see also: House
Pronunciation Noun


  1. A structure built or serving as an abode of human beings. [from 9th c.]
    This is my house and my family's ancestral home.
    • 1909, Archibald Marshall [pseudonym; Arthur Hammond Marshall], chapter III, in The Squire’s Daughter, London: Methuen, OCLC 12026604 ↗; republished New York, N.Y.: Dodd, Mead and Company, 1919, OCLC 491297620 ↗:
      The big houses, and there are a good many of them, lie for the most part in what may be called by courtesy the valleys. You catch a glimpse of them sometimes at a little distance from the [railway] line, which seems to have shown some ingenuity in avoiding them, […].
  2. The people who live in a house; a household. [from 9th c.]
    • Bible, Acts of the Apostles 10:2
      one that feared God with all his house
  3. A building used for something other than a residence (typically with qualifying word). [from 10th c.]
    The former carriage house had been made over into a guest house.
    On arriving at the zoo, we immediately headed for the monkey house.
    1. A place of business; a company or organisation, especially a printing press, a publishing company, or a couturier. [from 10th c.]
      A small publishing house would have a contract with an independent fulfillment house.
    2. A place of public accommodation or entertainment, especially a public house, an inn, a restaurant, a theatre, or a casino; or the management thereof.[from 10th c.]
      One more, sir, then I'll have to stop serving you – rules of the house, I'm afraid.
      The house always wins.
    3. (historical) A workhouse.
      • 1834, Great Britain. Parliament. House of Commons, Reports from the Commissioners (volume 29, page 169)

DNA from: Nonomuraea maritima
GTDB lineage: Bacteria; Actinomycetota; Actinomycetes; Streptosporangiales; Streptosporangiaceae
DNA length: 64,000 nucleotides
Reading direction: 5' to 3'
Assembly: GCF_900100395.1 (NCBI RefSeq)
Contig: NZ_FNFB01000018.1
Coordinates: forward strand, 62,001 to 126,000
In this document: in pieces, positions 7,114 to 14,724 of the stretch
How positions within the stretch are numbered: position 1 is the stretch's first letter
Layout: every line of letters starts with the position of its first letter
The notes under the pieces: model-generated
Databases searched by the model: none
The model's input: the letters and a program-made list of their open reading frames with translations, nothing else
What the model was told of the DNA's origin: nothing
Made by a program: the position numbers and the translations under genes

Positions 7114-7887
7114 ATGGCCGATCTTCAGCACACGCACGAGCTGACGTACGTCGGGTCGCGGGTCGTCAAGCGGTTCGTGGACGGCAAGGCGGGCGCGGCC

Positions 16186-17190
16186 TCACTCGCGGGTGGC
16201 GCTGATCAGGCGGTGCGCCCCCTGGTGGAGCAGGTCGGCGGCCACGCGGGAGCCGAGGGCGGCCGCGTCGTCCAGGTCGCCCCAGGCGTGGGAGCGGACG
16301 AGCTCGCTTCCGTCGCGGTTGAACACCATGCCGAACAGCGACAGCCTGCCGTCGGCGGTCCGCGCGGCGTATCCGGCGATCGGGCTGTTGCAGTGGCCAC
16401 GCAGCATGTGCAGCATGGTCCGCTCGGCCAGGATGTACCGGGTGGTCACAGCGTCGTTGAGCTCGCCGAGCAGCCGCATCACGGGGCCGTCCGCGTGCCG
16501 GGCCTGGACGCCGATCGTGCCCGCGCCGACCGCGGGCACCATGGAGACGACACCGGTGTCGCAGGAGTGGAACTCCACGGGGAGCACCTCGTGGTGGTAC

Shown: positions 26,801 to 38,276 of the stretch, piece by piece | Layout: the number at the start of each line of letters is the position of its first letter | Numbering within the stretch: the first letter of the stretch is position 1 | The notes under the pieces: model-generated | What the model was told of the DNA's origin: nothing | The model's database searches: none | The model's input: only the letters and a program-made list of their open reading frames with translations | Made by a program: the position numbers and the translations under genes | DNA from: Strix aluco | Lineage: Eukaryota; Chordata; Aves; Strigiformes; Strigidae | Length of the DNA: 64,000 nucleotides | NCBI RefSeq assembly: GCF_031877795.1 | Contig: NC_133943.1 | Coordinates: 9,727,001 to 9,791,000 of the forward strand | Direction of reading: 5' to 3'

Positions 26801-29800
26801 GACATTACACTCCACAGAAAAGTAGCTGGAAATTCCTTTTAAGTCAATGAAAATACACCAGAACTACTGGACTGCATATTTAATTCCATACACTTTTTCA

To this the pauper replied that he did not want that, and that rather than be sent to the house he would look out for work.
  4. The audience for a live theatrical or similar performance. [from 10th c.]
  5. A theatre.
    After her swan-song, there wasn't a dry eye in the house.
  6. (politics) A building where a deliberative assembly meets; whence the assembly itself, particularly a component of a legislature. [from 10th c.]
    The petition was so ridiculous that the house rejected it after minimal debate.
  7. A dynasty; a family with its ancestors and descendants, especially a royal or noble one. [from 10th c.]
    A curse lay upon the House of Atreus.
  8. (metaphorical) A place of rest or repose. [from 9th c.]
    • 1598, Ben Jonson, Every Man in His Humour
      Like a pestilence, it doth infect / The houses of the brain.
    • 1815, Walter Scott, The Lord of the Isles
      Such hate was his, when his last breath / Renounced the peaceful house of death  […].
  9. A grouping of schoolchildren for the purposes of competition in sports and other activities. [from 19th c.]
    I was a member of Spenser house when I was at school.
  10. An animal's shelter or den, or the shell of an animal such as a snail, used for protection. [from 10th c.]
  11. (astrology) One of the twelve divisions of an astrological chart. [from 14th c.]
    • 1971, Keith Thomas (historian), Religion and the Decline of Magic, Folio Society 2012, p.313: